Study of 20 Subjects by 150 Researchers Finds Fidgeting Fitness Friendly; No Agreement on Implications

Warning: common-sense incompatibility ahead. Abandon all common sense now.
This just in: moving burns more calories than sitting still, and moving more can result in weight loss! How surprising. What is the value of this new, radical finding? Get overweight people to fidget more, and they can gain the degree of control over their weight that they may be missing.
A Mayo Clinic research staff of 150 cooked for and, using sensor-equipped underwear, monitored the physical movements of 10 lean couch potatoes and 10 “slightly obese” couch potatoes. The underwear—sports bras and briefs—was developed and tested by study director Dr. James Levine and “a colleague.” Dr. Levine wore the underwear around the Mayo clinic, over his suit, in order to “test them for comfort.” He says he especially enjoyed wearing them outside his clothes in the face of Mayo’s strict dress code.
Besides collecting underwear movement data, the team also studied whether the amount of each person’s fidgeting was “innate” or was itself caused by leanness or obesity. This necessitated using controlled diets to force subjects to gain or lose weight at different times.
Among the team’s findings:
-To control what research subjects eat while modifying their weight, you have to cook their every meal for months at a time as well as “have them pledge not to cheat.” This amounted to 20,000 meals.
-Fidgeting burns about 350 more calories a day than not fidgeting, “enough to produce a weight loss of 30 to 40 pounds in one year without trips to the gym.”
-Lean couch potatoes “innately” fidget more, always getting up to pace around. In contrast, the tendency to sit still also “seems to be biological…. It is the predisposition to be inactive that leads to obesity, and not the other way around.”
How this is news we can use:
Study director Dr. Levine: This offers hope to overweight people. They can make small changes “like making an effort to walk more and ride less” to control their weight. The obesity trend is due more to decreases in daily exercise for average people than to increases in eating. Putting his money where his mouth is (New York Times – use a login from here), he’s mounted his computer over a treadmill and walks while he works. Has he lost weight? He claims not to know. He was already thin.
On the other hand, says obesity researcher Dr. Eric Ravussin of Pennington Biomedical Research Center: “because the tendency to sit still seemed to be biological, …you cannot tell people, ‘Why don’t you sit less and be a little more fidgety,’ because they may do it for a couple of hours but won’t sustain it for days and weeks and months and years.” He thinks it would help if neighborhoods and shopping districts were organized in ways that would encourage walking.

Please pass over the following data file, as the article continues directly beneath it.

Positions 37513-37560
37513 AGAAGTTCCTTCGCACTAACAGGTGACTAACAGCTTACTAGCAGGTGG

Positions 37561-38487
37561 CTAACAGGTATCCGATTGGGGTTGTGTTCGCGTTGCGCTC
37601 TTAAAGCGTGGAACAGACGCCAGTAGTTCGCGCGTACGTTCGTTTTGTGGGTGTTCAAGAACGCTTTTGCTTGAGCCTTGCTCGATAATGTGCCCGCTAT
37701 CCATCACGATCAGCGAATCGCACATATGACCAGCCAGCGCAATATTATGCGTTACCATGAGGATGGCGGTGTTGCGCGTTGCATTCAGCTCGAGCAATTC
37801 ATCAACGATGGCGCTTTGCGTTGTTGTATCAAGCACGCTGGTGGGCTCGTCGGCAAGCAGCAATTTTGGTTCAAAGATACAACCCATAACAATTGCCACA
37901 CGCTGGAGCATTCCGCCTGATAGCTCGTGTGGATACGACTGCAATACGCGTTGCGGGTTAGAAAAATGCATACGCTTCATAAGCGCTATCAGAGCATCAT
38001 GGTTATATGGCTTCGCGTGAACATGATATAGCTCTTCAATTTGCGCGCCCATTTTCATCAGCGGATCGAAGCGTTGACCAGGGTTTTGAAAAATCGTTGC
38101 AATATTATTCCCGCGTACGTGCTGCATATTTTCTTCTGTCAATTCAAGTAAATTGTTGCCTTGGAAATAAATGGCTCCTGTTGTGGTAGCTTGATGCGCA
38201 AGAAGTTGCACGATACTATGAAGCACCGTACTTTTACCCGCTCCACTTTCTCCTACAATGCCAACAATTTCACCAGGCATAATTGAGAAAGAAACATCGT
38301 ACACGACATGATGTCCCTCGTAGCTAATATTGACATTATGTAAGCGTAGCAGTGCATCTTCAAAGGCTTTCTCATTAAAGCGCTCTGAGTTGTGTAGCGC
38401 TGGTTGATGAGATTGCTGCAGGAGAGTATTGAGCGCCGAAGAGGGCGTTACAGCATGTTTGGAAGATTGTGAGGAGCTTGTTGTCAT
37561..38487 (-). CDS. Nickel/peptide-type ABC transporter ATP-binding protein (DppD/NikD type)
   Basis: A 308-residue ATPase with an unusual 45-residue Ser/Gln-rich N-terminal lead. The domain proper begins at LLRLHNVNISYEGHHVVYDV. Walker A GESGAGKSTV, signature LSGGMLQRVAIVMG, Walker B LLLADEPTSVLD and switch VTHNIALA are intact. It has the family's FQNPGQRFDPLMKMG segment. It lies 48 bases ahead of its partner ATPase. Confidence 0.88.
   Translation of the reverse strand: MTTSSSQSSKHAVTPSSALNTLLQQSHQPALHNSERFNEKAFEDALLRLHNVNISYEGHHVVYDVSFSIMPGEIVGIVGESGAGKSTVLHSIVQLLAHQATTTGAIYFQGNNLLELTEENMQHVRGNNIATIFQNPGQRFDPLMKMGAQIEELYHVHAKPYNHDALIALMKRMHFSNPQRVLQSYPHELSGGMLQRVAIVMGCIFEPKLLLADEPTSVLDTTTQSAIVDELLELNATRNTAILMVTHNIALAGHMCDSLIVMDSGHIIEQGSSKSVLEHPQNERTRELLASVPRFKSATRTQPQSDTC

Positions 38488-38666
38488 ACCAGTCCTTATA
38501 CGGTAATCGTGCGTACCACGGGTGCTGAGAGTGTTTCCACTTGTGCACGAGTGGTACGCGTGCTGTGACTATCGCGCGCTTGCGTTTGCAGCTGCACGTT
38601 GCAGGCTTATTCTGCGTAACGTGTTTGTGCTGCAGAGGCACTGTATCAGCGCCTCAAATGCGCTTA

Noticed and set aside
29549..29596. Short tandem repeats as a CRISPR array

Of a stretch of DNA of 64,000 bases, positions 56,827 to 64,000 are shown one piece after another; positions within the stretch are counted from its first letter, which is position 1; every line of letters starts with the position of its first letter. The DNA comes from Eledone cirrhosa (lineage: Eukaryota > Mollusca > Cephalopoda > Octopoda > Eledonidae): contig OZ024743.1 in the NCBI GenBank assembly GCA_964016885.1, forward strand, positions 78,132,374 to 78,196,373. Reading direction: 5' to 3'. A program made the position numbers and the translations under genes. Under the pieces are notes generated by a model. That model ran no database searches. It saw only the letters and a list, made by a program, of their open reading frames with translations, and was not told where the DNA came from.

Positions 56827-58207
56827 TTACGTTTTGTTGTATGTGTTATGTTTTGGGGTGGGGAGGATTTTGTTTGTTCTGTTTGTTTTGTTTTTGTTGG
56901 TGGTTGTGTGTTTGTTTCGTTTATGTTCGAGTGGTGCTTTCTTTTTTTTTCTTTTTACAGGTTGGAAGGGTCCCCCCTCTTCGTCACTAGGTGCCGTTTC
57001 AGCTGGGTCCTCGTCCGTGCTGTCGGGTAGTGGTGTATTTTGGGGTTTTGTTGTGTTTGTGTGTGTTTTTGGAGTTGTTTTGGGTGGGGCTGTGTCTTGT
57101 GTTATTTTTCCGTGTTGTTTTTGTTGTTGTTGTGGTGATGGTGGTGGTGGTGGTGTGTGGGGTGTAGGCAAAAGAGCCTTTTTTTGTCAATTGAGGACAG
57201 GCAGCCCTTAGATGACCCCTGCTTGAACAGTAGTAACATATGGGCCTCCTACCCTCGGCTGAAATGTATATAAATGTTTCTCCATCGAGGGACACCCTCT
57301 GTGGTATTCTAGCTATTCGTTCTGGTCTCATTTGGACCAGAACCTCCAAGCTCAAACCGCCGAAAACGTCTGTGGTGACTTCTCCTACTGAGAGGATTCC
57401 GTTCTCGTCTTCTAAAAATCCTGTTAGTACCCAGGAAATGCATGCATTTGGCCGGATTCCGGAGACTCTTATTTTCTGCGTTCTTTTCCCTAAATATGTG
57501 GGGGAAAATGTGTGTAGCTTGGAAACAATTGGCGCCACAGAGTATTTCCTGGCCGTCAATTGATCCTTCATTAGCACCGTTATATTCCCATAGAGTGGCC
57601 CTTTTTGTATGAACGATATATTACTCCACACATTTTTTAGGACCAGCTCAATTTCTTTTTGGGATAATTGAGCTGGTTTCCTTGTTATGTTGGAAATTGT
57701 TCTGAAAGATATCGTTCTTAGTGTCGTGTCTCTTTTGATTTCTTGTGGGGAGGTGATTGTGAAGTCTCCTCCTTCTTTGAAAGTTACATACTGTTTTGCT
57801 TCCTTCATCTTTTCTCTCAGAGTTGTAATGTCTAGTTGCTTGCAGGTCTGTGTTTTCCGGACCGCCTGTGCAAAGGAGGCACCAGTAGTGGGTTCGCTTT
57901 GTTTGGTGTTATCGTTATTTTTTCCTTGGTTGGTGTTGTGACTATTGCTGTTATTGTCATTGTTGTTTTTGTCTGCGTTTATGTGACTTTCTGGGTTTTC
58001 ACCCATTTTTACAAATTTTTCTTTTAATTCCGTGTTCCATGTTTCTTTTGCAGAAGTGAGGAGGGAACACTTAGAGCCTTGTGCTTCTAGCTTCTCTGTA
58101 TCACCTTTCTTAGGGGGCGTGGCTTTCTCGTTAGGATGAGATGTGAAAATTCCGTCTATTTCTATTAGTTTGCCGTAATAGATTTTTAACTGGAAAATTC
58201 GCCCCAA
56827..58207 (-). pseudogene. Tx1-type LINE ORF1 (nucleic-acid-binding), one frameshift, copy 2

Yet another, presumably highly paid researcher, Dr. Rudolph Leibel of Columbia U. Medical Center, offers the third hand: “People can be taught and motivated to change their behavior in service of their health.” He says it is plausible, but not proved, that the urge to sit still is innate.
Rockefeller U. obesity researcher Dr. Jules Hirsch uses the fourth hand to point out that studies in the 1950s already found that thin people move more than heavy ones. He doesn’t think this new study is going to help increase understanding of the obesity problem.
What about the study participants? What do they think? One of the overweight subjects, a 41-year-old Minnesota man, said he finds the results encouraging. To him, these results mean he doesn’t have to join a gym to lose weight; he can lose weight by moving around more. He’s skeptical that there’s a sitting-still gene. “I personally believe in self-determination over detrimental biological predisposition,” he said.
One more study joins the cumulative proof that, look at it however scientifically you want, staying thin is just plain difficult. Just what we needed. Well, at least the 150 staffers and 20 subjects got paid. Maybe movement-sensing undies will yet prove to be a boon to society.

3 thoughts on “Study of 20 Subjects by 150 Researchers Finds Fidgeting Fitness Friendly; No Agreement on Implications”

  1. As a sequel, it would be interesting if they replaced the stationary, comfy lounge chairs with the exercise balls. It’s hard not to bounce or fidget when on those.

  2. Good idea! Then maybe they could lose more like 50 to 75 pounds a year without an exercise program. 😉

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